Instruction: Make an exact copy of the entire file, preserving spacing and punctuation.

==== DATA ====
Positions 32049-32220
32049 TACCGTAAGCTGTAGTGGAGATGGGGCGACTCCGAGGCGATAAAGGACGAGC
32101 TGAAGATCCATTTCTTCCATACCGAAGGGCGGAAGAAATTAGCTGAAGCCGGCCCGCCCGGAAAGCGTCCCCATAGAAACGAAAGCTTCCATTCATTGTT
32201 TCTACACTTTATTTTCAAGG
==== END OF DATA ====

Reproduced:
Positions 32049-32220
32049 TACCGTAAGCTGTAGTGGAGATGGGGCGACTCCGAGGCGATAAAGGACGAGC
32101 TGAAGATCCATTTCTTCCATACCGAAGGGCGGAAGAAATTAGCTGAAGCCGGCCCGCCCGGAAAGCGTCCCCATAGAAACGAAAGCTTCCATTCATTGTT
32201 TCTACACTTTATTTTCAAGG